Elonda Clay is a scholar of religion and PhD candidate at VU University Amsterdam, Netherlands in Theology and Religious Studies. Her dissertation, “Reel DNA Ancestry: How the Mediation of Genomics Represents the Myth of Biological Race as Real” researches the ways that direct-to-consumer genetic ancestry testing, genealogy, and popular racialized notions of biology are mediated and remediated through documentary films, television, and the Internet.
She has earned graduate degrees from the University of Missouri-Columbia (M.A., Library and Information Science), the Interdenominational Theological Center (M.Div.), LSTC (M.Th. in Religion and Science) and received her undergraduate degree from Kansas State University (B.S., Physical Science).
Clay has published multiple articles and book chapters and made presentations on the topics of race and genomics in the media, hip hop and religion, Africana religions and ecology, the politics of archival collection and representation, and witnessing and testifying in digital spaces.
Clay was elected and served on the Board of Directors for the American Academy of Religion as the 2012-2013 National Student Director. She has been actively involved in AAR and presented ten conference papers at both national and regional AAR annual meetings. Over the years, she has been active on several committees of the American Academy of Religion, including the Technology Task Force and program steering committees for Critical Approaches to Hip Hop and Religion and the Ritual Studies Group. Oh yeah, and AAR THATCamp too. I probably forgot some more stuff.
In 2015, she became the founder and Digital Curator of The MTwo Project, a social justice digital humanities project that focuses on digital activism against police brutality among Africana women activists in the U.S. Previously, she was employed as a Digital Librarian and Archivist at Philander Smith College (HBCU).
She is the recipient of numerous awards and scholarships, including the Federation of American Societies for Experimental Biology (FASEB) Minority Access to Research Careers (MARC) Award, the Fund for Theological Education Doctoral Fellowship, and the Woman of Color Scholarship (UMC).
This bio tells you what type of things I’ve been able to accomplish academically, however, as music artist Sting would say, “You can pour over everything in my CV, you’d still know nothin’ ’bout me.” So what are my interests? What kind of things do I like to do?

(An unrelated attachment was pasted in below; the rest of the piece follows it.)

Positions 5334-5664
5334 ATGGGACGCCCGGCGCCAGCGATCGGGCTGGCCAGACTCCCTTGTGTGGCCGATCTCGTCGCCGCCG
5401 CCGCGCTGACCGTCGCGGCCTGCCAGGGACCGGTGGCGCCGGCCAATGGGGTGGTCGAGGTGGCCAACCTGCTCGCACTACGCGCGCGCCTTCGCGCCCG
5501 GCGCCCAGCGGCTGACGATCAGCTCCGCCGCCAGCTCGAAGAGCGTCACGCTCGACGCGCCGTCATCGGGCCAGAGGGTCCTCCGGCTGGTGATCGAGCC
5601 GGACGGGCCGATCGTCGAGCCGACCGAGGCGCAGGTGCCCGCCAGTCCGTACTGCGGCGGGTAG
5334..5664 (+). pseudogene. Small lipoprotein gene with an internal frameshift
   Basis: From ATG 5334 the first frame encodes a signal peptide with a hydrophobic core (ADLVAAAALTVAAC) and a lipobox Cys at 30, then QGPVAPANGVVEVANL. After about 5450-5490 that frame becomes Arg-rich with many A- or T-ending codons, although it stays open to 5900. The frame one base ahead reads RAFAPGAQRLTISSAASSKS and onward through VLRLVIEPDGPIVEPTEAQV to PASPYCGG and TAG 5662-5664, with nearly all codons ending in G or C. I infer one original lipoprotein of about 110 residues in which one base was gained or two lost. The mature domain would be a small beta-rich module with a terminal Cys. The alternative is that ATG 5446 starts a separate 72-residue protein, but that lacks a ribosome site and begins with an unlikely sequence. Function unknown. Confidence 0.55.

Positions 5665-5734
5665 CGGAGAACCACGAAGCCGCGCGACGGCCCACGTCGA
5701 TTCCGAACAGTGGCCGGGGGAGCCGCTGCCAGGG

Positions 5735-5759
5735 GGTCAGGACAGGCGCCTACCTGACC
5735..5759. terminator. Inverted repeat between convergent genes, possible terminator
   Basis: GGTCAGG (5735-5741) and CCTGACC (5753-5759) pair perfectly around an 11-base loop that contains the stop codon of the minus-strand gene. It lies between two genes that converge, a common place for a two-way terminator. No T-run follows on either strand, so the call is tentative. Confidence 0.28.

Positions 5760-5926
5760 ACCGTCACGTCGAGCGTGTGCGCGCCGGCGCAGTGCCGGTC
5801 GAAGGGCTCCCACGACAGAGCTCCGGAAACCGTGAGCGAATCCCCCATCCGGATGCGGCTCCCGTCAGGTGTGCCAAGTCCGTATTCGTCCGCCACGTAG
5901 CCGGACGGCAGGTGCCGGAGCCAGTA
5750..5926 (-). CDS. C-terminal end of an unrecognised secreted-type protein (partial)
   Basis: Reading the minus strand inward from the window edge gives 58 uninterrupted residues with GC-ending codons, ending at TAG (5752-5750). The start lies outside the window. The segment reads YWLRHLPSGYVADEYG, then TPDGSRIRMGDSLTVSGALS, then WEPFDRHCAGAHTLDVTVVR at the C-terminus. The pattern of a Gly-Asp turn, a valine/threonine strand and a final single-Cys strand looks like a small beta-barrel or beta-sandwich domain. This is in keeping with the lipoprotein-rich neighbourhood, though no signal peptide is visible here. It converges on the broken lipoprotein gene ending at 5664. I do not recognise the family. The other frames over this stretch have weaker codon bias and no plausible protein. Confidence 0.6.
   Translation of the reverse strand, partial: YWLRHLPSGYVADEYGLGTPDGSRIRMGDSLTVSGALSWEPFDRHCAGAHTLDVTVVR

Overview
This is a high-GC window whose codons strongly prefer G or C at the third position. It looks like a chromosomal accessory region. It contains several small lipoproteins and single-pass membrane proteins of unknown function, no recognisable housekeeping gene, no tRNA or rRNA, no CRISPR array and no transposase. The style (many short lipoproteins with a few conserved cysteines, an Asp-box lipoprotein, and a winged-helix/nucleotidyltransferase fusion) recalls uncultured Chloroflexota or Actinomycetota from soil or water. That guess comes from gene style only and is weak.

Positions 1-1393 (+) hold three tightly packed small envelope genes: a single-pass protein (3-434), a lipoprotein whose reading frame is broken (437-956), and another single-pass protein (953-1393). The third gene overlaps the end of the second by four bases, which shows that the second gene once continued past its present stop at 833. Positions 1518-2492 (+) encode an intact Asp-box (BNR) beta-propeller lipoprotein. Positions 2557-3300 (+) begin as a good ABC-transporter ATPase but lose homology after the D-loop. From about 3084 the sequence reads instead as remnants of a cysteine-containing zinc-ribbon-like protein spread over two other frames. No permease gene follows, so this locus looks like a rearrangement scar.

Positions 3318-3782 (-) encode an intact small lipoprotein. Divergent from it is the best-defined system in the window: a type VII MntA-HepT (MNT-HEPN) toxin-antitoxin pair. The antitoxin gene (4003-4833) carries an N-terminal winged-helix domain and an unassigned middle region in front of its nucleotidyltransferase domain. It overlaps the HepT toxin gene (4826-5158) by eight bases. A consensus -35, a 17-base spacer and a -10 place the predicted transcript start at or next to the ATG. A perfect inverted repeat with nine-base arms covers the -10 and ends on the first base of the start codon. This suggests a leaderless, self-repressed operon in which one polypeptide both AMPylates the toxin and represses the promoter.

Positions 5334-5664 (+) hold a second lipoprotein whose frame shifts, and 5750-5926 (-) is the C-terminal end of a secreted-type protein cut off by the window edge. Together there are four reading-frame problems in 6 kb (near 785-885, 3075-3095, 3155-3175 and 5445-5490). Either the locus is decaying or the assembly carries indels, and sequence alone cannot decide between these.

In my spare time [and I am using humor here], I like to watch machinima (machine-cinema),especially user-created machinima using The Sims video game engine or Second Life. More specifically, I look for hip hop machinima. I also like to study the multiple apocalyptic themes in movies and video games. It seems that almost every movie that comes out has a post-apocalyptic theme.
Recently, I’ve started looking at foodie culture and food porn as it relates to micro-celebrity and new configurations of old racial and gender stereotypes. Yes, NOW you are saying to yourself, “Boy, she really knows how to have fun!!”
I love making jewelry and shopping at estate sales and thrift stores too.
Things I Like to Do
I have a tv that has been in the same box since my latest move. As you can tell, I’m not a big TV viewer, however, when visiting others I’m big on watching anything sci-fi, HGTV, and comedies or comic performances. I miss you still Dave Chappelle! Kevin Hart, you make Real Husbands of Hollywood hilarious! Cartoons such as Family Guy, South Park, and The Boondocks are a good break from my studies. On a blue moon, I catch back episodes of Eureka or Fringe on Hulu. I also watch PBS science shows and Science.tv sometimes.
Whenever possible, I grab food and a book, then head for Loose Park or it’s Rose Garden. When spring arrives, I have been known to sneak up on a tree & hug it.